State softball a family affair for Porter
STATE CENTER — At the start of every softball and basketball season, the Porter family gathers around the television to watch highlight tapes of Stacy’s glory days and Rodney’s buzzer-beater.
Ah, the memories.
For Georgia, their daughter, it’s more than that. It’s a reminder of the way things are supposed to be for Trojan athletics.
When the West Marshall softball team takes to the field in Fort Dodge tonight for the opening round of the Class 3A state tournament, Georgia — the team’s starting catcher — will be following in the footsteps her mother made 27 years ago. Stacy (Dammen) Porter was the starting pitcher for the Trojans’ highest-finishing softball team, a 1990 club that came in second after a 3-1 loss to West Des Moines Valley.
That contingent marked the seventh state softball qualifier for West Marshall in 15 seasons, starting with four-straight appearances from 1976-79, another in 1981 and again in 1987. The Trojans advanced to Fort Dodge again in 1996 and twice more consecutively in 2002 and 2003, and had not been back to Harlan Rogers Sports Complex until today.
“I’ve always had this vision in my head of what West Marshall softball is supposed to be,” Georgia said. “My mom played for Jim Steiert and was the starting pitcher in 1990 when they got second place to Valley. That was back before they had classes.”
The best the Porter family can find, Stacy and Georgia comprise the only mother-daughter tandem in Trojan history to have state softball in common.
“I think it’s fantastic,” Stacy said, “because West Marshall used to be a very dominant softball program and we’ve been dormant a while. These girls have played together since they were little, they’ve worked out the immaturities, and it’s just nice to see how they’ve grown so much.
“A lot of them know that West Marshall softball used to be a very dominant thing,” she paused. “I get choked up about it I guess.”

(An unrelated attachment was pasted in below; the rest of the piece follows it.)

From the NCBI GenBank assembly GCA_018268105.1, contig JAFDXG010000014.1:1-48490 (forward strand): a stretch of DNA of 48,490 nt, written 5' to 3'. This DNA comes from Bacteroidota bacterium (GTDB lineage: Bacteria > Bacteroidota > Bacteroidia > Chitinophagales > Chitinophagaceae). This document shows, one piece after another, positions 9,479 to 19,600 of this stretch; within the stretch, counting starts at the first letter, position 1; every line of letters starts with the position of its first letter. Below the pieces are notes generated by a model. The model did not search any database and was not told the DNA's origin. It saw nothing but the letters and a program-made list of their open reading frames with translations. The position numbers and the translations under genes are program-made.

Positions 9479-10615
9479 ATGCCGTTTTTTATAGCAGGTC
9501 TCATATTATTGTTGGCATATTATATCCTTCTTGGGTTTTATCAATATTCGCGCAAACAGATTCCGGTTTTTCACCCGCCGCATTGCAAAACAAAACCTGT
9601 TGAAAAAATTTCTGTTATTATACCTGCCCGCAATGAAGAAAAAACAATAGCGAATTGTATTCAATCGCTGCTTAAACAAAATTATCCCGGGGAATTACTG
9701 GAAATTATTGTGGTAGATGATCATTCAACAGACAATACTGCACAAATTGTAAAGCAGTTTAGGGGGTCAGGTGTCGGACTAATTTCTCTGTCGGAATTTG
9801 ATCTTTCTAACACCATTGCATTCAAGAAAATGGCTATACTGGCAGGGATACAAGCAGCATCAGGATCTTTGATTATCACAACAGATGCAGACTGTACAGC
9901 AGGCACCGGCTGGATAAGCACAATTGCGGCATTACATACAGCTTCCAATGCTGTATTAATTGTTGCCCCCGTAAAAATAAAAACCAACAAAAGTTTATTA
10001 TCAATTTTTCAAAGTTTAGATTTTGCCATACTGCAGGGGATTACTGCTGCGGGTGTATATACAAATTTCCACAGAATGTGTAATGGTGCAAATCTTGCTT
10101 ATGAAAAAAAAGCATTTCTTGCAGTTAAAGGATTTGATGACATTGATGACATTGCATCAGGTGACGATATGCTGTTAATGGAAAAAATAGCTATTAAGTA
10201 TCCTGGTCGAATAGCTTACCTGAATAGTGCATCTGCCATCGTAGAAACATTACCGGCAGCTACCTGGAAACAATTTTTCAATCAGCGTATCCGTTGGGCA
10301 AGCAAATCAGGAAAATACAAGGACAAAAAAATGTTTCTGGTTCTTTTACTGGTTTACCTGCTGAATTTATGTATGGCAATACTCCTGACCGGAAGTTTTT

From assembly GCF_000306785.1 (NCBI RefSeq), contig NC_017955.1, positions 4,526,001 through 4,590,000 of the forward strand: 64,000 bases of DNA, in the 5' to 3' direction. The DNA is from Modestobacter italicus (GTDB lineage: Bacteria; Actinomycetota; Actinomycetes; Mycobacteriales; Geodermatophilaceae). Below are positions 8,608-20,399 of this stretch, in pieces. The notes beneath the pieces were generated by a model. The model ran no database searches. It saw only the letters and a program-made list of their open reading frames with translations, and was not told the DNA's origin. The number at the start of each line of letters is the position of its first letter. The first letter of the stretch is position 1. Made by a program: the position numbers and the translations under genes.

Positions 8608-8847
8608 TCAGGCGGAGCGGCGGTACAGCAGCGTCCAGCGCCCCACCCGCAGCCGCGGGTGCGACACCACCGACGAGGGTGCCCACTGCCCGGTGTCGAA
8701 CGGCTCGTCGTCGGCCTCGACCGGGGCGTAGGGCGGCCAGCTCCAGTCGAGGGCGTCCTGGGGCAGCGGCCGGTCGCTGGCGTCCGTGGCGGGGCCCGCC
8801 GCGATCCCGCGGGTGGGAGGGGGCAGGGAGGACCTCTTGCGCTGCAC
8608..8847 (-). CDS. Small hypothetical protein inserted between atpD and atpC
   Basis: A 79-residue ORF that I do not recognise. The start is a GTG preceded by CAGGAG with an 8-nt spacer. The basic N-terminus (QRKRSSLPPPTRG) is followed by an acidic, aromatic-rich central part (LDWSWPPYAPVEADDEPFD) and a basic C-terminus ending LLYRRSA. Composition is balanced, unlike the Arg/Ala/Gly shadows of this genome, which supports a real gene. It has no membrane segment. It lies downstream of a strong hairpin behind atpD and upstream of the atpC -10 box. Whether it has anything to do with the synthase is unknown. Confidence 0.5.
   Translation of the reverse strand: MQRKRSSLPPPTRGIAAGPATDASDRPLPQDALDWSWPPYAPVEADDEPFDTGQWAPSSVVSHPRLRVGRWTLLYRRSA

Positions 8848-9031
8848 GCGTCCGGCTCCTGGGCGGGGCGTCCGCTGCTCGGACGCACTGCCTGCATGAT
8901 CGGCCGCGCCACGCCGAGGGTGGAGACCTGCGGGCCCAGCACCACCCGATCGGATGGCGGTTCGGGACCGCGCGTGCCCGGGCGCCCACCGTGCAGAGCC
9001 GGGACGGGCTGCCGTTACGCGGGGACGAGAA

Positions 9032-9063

Georgia can relate, obviously. She said she immediately sought out her mother after the Trojans celebrated their regional final victory over Atlantic.
“That was really emotional because, after my friends, the first thing I thought of was my mom,” Georgia said. “I was just thinking that it was something you want to prove, like you’re trying to fill their shoes a little bit. Now I get my chance to do what my mom did.”
Both Stacy and Rodney were state runners-up during their junior years. The West Marshall boys’ basketball team, coached by Jim Dose, lost to Montezuma in the 1A championship game. (Marshalltown Community College baseball coach Rich Grife was an all-tournament player for those Braves).
“She’s relived all our memories for enough years, now she’s ready to make her own,” Stacy said. “We get them out every year. Every year of basketball we have to watch the tape. We have a highlight tape from the state softball tournament, we get that out almost every summer too.
“Winning is fun, it’s a blast, but you ask me about all those statistics and those aren’t the things I remember. Losing, yeah, it still hurts, but it’s about the memories and all the things they’re going to experience.”
Georgia has constant reminders, nevermind the old VCR tapes, of what her parents accomplished during their heydays. Her folks’ pictures are up on the walls lining the halls of the high school outside the gymnasium, and the trophies marking their athletic achievements sit in glass cases there too.
“It’s always been an expectation in my mind because you see those banners on the wall and your parents’ pictures are up on the hallway. Ever since the first day of high school, they’re right there,” Georgia said. “They’re right there on the first corner. I look up at them before games and it’s like my little prayer thing, which is cool. It’s just been building to this point and I’m just really excited to be a part of it.”
Stacy, who played softball at Simpson College, served as a volunteer assistant softball coach to Jordan Bentley but passed at the opportunity to take over as head coach when Bentley left for the head girls’ basketball position at Washington High School.
She called the pitches and relayed them to her daughter, the catcher, for a few years before giving way and letting her go it alone.
“It’s kind of ironic because my grandfather was a fastpitch pitcher, I was a pitcher, and Georgia’s grandfather — my dad — was a catcher, and now she’s a catcher,” Stacy said. “She started out doing the whole pitching thing and it just did not work out, but she loved touching the ball every pitch just like mom.
“It’s been interesting watching her grow up. She’s asked a lot of questions, she’s always been very intrigued about going to state, so it means a lot. She’s worked a lot — we’ve spent the last 13 years on a ballfield just about every single weekend — so this is quite a reward for her.”